Aug 11, 2022
By Nick Sergi
“Prey,” which released on Hulu this week, is a great movie. In fact, depending on the tastes of the person watching it, it may be better than the original “Predator” film. What makes this film work is a complete lack of unnecessary excesses. There is minimal dialogue and minimal special effects. There’s a simple story here, an A to B plot completely lacking in contrivances. When a lot of blockbusters have excesses in special effects sequences (to the point where none of them feel special anymore) and often convoluted plotlines, “Prey” is able to disregard all of those things to deliver the “Predator” movie that fans have wanted.
The premise: a Predator arrives on Earth in the 1700s to hunt (as in the other films) for sport. A young Comanche woman spots traces of this strange being and tries to hunt him to prove herself to her tribe. While this bare-bones premise is brilliant in its simplicity, the filmmakers are certainly up to the task of making it work: the cinematography is splendid, and the directing is clear. It’s been a long time since a science fiction film (let alone an IP like the Predator franchise, which has a long string of bad movies that go back almost twenty years) has been so effective when brought back to the very basics of its premise.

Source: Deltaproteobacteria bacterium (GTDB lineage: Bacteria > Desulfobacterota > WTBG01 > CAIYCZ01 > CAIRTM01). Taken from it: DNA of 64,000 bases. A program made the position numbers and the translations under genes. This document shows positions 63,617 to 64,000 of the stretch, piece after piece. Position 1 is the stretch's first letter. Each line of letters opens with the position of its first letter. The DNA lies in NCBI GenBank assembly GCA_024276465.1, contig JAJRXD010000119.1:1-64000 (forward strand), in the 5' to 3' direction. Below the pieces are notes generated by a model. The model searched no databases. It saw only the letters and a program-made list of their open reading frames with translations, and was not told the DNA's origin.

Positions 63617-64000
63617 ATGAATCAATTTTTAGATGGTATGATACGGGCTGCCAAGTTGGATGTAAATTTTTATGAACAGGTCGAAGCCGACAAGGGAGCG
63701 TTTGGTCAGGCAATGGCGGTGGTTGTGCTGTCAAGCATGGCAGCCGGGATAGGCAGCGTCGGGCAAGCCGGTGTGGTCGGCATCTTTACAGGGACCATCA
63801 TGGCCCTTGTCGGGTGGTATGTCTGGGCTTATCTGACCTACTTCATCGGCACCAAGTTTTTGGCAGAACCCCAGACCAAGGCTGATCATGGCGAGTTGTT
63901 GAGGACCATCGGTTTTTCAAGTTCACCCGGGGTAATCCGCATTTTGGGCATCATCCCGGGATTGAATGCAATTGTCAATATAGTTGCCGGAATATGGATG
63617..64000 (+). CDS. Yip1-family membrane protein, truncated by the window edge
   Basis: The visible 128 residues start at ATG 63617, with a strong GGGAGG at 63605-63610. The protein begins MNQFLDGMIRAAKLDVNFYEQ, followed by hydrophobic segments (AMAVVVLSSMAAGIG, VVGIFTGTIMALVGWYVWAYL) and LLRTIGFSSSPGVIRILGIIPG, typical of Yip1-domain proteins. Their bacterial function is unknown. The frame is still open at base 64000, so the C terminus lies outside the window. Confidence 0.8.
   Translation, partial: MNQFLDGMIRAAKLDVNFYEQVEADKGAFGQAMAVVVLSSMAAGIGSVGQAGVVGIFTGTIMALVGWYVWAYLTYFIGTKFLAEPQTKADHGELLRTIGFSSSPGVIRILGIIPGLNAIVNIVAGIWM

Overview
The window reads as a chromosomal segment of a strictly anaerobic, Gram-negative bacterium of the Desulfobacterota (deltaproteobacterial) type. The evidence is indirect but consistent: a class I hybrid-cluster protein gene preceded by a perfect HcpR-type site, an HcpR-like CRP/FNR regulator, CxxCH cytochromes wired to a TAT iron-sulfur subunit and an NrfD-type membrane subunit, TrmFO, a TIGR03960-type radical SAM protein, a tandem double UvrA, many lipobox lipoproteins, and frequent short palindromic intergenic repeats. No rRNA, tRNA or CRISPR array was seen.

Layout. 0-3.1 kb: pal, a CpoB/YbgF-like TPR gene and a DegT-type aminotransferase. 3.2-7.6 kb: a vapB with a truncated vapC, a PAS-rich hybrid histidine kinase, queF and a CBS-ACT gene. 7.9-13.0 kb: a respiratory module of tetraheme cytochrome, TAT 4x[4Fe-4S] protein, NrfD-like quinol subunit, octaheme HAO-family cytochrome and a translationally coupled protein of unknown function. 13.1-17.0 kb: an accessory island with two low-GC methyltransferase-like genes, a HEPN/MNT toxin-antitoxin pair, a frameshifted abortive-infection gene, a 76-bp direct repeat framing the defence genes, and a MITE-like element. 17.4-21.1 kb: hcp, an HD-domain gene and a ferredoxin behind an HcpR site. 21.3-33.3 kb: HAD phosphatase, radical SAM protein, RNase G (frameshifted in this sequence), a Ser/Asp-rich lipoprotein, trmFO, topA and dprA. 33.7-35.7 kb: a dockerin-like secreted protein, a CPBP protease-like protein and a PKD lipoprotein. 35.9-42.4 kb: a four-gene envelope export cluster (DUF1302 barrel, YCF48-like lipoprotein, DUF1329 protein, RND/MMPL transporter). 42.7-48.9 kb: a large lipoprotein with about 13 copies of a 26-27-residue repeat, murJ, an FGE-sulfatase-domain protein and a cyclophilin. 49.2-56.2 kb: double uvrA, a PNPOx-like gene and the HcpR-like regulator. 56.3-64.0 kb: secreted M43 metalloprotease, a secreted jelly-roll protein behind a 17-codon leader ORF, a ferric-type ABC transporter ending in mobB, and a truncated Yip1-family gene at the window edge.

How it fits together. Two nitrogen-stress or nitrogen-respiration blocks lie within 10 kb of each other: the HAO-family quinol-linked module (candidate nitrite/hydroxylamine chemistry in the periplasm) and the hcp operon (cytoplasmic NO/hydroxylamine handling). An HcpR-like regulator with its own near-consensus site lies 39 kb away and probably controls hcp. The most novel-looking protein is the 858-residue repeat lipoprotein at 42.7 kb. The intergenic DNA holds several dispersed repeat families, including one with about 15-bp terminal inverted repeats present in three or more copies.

Even if you’ve never seen a Predator movie before (but what are you waiting for? The first Predator is the definitive 80s action flick and is unapologetic about being just that), this film can be enjoyed, even relished, completely on its own merits. The locations are fantastic. The director, Dan Thratchenburg (“10 Cloverfield Lane”), never loses a sense of space and perspective in these naturalistic locations. Even the night scenes feel transportive. Amber Midthunder, who plays the young heroine, is perfect in the role. As we see, her bravery and gut instincts are matched by her intelligence. She incorporates all she’s learned, as a healer and as a tracker, making her a cunning match for that alien being who chooses to hunt on our planet.
The only shame of it is that this film was sent right to streaming; it would have played wonderfully on the big screen.